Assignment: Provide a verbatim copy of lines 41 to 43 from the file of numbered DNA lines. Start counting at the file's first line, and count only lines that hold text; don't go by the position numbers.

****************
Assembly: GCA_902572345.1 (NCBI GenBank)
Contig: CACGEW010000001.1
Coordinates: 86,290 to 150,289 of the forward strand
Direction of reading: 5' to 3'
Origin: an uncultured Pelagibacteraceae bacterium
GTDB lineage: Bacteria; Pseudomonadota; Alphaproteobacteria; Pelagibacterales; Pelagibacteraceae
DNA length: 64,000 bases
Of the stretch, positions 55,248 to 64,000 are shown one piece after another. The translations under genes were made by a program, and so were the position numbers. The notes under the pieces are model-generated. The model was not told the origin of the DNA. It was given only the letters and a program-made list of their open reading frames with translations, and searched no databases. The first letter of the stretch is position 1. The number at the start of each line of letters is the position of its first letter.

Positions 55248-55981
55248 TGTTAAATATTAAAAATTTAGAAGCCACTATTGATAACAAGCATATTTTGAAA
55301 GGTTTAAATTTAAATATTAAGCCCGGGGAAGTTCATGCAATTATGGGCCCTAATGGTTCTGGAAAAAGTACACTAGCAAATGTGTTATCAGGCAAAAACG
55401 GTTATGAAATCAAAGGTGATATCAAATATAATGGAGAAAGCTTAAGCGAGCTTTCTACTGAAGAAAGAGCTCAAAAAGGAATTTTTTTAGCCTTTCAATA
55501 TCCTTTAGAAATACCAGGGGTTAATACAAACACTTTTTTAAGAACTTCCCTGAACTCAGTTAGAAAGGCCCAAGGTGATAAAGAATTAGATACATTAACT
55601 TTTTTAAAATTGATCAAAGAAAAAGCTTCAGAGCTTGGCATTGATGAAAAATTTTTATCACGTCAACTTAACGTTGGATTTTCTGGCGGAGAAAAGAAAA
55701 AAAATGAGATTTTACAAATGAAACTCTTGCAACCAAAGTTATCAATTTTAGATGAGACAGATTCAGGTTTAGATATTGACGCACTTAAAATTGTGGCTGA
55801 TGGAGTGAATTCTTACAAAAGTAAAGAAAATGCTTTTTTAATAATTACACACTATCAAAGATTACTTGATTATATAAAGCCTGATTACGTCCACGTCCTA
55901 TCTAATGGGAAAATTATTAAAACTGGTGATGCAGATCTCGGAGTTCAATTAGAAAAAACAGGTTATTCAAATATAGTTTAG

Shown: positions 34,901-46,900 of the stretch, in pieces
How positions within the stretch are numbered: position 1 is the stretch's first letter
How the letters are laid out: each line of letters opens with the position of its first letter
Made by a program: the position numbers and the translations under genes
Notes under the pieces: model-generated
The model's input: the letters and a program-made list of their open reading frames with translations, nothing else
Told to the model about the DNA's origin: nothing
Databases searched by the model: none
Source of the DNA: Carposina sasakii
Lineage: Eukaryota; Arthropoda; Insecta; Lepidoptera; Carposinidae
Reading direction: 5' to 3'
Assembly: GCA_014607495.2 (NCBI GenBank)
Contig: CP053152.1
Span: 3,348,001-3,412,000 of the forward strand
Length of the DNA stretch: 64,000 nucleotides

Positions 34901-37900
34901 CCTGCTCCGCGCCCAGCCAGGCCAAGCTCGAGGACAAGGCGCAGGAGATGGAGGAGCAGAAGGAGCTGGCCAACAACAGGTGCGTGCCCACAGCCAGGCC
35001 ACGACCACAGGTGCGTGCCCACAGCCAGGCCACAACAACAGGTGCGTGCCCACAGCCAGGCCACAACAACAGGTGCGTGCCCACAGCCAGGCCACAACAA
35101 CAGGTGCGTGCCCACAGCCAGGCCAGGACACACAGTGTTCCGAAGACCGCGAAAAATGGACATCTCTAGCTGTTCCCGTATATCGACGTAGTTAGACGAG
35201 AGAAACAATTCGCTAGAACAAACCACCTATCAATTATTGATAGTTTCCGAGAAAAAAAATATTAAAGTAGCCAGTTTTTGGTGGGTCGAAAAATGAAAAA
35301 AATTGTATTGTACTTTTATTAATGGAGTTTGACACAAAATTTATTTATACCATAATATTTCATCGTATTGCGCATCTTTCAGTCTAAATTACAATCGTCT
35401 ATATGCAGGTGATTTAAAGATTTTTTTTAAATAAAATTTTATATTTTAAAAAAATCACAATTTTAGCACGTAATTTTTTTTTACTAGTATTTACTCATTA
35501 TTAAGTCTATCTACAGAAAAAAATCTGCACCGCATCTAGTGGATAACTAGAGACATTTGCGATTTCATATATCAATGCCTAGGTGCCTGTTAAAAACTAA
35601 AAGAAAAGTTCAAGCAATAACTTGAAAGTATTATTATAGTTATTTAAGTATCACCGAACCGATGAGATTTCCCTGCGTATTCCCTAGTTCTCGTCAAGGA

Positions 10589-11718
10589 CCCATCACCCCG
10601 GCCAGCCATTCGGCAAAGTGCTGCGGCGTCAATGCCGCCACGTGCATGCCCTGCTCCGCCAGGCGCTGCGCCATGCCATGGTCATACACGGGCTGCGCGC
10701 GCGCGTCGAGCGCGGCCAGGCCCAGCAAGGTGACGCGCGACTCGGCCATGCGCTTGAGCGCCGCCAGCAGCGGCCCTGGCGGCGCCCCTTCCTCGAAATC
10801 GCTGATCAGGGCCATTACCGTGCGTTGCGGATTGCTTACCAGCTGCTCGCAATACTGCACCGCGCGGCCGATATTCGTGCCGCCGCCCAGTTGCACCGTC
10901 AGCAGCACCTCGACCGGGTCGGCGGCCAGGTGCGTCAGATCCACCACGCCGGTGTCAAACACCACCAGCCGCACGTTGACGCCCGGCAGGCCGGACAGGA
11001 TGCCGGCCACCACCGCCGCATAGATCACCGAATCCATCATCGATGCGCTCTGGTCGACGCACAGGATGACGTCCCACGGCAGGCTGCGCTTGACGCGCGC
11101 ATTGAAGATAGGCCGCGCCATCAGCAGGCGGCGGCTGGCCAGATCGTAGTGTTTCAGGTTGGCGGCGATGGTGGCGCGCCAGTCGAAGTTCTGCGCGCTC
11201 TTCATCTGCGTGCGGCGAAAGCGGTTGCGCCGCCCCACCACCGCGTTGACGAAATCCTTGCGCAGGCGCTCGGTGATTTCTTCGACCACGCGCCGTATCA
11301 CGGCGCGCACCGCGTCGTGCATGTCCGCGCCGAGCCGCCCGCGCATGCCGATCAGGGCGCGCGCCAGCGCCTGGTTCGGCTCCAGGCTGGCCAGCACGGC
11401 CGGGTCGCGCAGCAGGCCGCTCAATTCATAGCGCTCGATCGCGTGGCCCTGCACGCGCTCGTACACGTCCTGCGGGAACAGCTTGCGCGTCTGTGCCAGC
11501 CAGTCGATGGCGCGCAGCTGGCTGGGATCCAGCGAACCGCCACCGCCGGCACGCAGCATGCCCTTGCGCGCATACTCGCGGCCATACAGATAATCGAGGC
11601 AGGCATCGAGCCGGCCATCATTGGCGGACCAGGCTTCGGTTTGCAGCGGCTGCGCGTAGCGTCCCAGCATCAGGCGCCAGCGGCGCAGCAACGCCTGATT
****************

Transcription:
35601 AAGAAAAGTTCAAGCAATAACTTGAAAGTATTATTATAGTTATTTAAGTATCACCGAACCGATGAGATTTCCCTGCGTATTCCCTAGTTCTCGTCAAGGA

Positions 10589-11718
10589 CCCATCACCCCG